|Introduction||What are Impact Projects? | Gateway|
|Impact project stages||Your mentor | The Proposal | Progressing the plan | Presenting and Evaluating|
|Impact project framework||How they work | The Four Principles | Drivers | Tools and Processes | EOTC process|
|Impact project evaluation||4 principles evaluation rubric|
|Reference||Impact Project Glossary|
Setting the groundwork for a proposal
To help you generate ideas for possible impact projects, your tutor will work with you before the impact project semester begins (during tutorial time) on the ideas generation process. This is designed to help you explore your prior learning, knowledge and interests and start forming this into a project proposal. It is important that you ask your tutor as many questions as possible about this in the first few tutor periods at the beginning of the year so that you can get the most out of it. You will be using the material you produce in these sessions later in the year at the beginning of the second impact project semester. Guides for ideas generation are here and here.
You will be able to choose to work by yourself or in a team for your project. Your tutor and mentor can also help to link you with other people who have shared interests. You might identify some potential stakeholders and work out ways to gather and understand their points of view e.g. survey, focus groups, video conferencing. You should consider doing some research and reading around your idea, and look up recent articles on the internet or in the library so you can start to become more of an expert. During this time you will be offered support and guidance from your tutor as well as your mentor.
Eventually you will form your ideas into a proposal based on the four principles of impact projects. When presenting your proposal you will explain what learning you think will be available in the project, how it might involve other people, how will you make the product high quality and what interest there is so far for you personally.
The Importance of Student Ownership and Agency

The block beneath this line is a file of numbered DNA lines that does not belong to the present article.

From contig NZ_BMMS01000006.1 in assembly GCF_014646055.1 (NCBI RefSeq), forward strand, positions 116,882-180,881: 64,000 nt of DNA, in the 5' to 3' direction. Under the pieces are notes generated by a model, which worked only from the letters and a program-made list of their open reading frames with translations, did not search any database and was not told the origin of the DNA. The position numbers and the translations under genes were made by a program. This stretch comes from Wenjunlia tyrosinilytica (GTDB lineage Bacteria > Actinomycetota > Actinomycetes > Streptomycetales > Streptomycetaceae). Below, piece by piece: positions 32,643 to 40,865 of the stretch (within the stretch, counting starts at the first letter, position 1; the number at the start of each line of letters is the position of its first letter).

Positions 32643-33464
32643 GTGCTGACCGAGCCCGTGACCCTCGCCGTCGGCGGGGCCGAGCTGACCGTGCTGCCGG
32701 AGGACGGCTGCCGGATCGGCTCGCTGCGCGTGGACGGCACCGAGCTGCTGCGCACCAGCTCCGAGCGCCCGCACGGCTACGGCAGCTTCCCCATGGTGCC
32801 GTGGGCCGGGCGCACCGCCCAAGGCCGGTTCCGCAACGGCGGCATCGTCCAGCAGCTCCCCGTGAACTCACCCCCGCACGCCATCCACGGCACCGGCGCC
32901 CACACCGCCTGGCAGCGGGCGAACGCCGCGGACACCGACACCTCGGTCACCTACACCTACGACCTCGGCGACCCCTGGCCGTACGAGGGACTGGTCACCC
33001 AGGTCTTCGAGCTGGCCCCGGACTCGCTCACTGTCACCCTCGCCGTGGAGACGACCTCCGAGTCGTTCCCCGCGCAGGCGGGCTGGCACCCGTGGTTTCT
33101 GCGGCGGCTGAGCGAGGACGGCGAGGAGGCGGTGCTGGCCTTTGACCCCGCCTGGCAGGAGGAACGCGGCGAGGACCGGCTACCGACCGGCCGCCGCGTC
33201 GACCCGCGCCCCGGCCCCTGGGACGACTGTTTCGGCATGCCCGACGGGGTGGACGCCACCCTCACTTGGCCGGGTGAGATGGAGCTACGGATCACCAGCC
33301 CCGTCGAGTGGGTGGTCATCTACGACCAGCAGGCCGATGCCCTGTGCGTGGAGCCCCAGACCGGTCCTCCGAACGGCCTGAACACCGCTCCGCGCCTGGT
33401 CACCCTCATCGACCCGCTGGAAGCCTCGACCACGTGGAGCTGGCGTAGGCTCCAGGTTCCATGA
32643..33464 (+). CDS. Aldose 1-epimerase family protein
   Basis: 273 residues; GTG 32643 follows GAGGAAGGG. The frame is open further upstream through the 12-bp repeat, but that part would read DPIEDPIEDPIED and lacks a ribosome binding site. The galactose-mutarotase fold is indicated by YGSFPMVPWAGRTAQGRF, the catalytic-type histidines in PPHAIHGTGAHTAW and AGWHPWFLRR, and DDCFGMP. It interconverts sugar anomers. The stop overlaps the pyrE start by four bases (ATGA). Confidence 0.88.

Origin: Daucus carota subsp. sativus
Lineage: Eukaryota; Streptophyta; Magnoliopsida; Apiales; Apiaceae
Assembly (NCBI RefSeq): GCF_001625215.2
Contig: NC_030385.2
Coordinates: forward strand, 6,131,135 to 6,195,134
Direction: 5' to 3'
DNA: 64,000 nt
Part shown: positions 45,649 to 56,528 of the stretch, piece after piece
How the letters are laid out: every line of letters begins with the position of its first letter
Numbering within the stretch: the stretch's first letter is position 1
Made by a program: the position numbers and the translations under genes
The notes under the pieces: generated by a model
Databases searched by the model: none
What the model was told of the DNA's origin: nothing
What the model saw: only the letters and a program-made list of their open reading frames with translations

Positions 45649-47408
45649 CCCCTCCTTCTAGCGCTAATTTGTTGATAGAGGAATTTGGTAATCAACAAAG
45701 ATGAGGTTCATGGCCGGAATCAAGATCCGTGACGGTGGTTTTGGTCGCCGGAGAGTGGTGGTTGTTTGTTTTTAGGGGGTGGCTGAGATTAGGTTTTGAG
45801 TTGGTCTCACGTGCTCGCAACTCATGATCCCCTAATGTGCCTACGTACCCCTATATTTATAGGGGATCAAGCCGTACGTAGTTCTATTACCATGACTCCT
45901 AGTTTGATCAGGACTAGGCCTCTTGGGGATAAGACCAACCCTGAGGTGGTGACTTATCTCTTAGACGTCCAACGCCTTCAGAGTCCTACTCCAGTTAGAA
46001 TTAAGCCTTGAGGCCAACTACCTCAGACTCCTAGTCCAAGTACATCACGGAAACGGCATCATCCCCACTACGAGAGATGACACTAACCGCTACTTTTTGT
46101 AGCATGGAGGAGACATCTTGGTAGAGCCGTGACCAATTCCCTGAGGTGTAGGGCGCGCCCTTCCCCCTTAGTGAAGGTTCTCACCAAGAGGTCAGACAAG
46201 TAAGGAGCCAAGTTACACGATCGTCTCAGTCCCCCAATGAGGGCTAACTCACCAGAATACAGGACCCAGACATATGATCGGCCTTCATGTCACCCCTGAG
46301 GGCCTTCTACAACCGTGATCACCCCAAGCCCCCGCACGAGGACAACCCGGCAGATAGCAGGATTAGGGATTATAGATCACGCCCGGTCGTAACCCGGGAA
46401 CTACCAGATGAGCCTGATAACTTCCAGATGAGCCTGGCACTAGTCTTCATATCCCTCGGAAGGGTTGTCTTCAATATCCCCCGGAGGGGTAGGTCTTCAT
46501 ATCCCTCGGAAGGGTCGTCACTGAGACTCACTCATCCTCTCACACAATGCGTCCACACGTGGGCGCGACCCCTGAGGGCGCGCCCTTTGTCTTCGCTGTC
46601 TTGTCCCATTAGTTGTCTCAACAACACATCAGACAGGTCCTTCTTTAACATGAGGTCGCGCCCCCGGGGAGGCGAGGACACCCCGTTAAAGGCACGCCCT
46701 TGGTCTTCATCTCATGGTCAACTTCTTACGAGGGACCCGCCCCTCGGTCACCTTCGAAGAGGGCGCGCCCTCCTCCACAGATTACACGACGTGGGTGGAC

The success of your project will be largely dependent on the degree to which you are excited about what you are doing. In some projects this excitement comes right at the beginning while in others it takes time to development. Whichever of these happens for you it is really important to spend time figuring out how much potential a project idea will have. To maximise the chances that your project will be something you love, you should:
- get the most out of the ideas generation process in tutorials
- conduct ongoing discussions with your tutor as you research possible project ideas.
- also do this with other people who know you well.
- be honest with your mentor about what you like and don't like.
- keep thinking about this during the project. If you need to refocus or find some more interest, tell your mentor AND tutor as soon as possible.
Developing your proposal
A proposal is a process of developing your ideas into and initial project plan with a mentor. Both your tutor and impact project mentor have experience with what makes projects work and will help you understand how certain tools and processes can make your project successful.
Once you have finished your initial ideas generation you will begin to clarify the focus of your project, and start to develop a picture of what the four principals might look like for your proposal. Through consultation with potential mentors you will use the proposal sheet to formulate your ideas. At the beginning of your project you may be focused on the learning or the product and your mentor will work with you to develop your initial success criteria in either or both of these areas. As your project progresses your mentor will help you to develop all four principles.
There is a proposal template that will help guide you through this stage, to make sure you have thought about all the things you need to.
- Proposal sign off and questions.
- A useful list of staff expertise and project ideas. Use it to find an expert and/or mentor!
- A list of things people want designed. Good to find a real stakeholder!
- Ideas for science projects.
You will be given a time to present your proposal to a panel of teachers and peers. They will ask questions to help you show how you've linked your project idea to each of the four main principles. If your proposal gives enough evidence in the areas of the four principals it will be approved.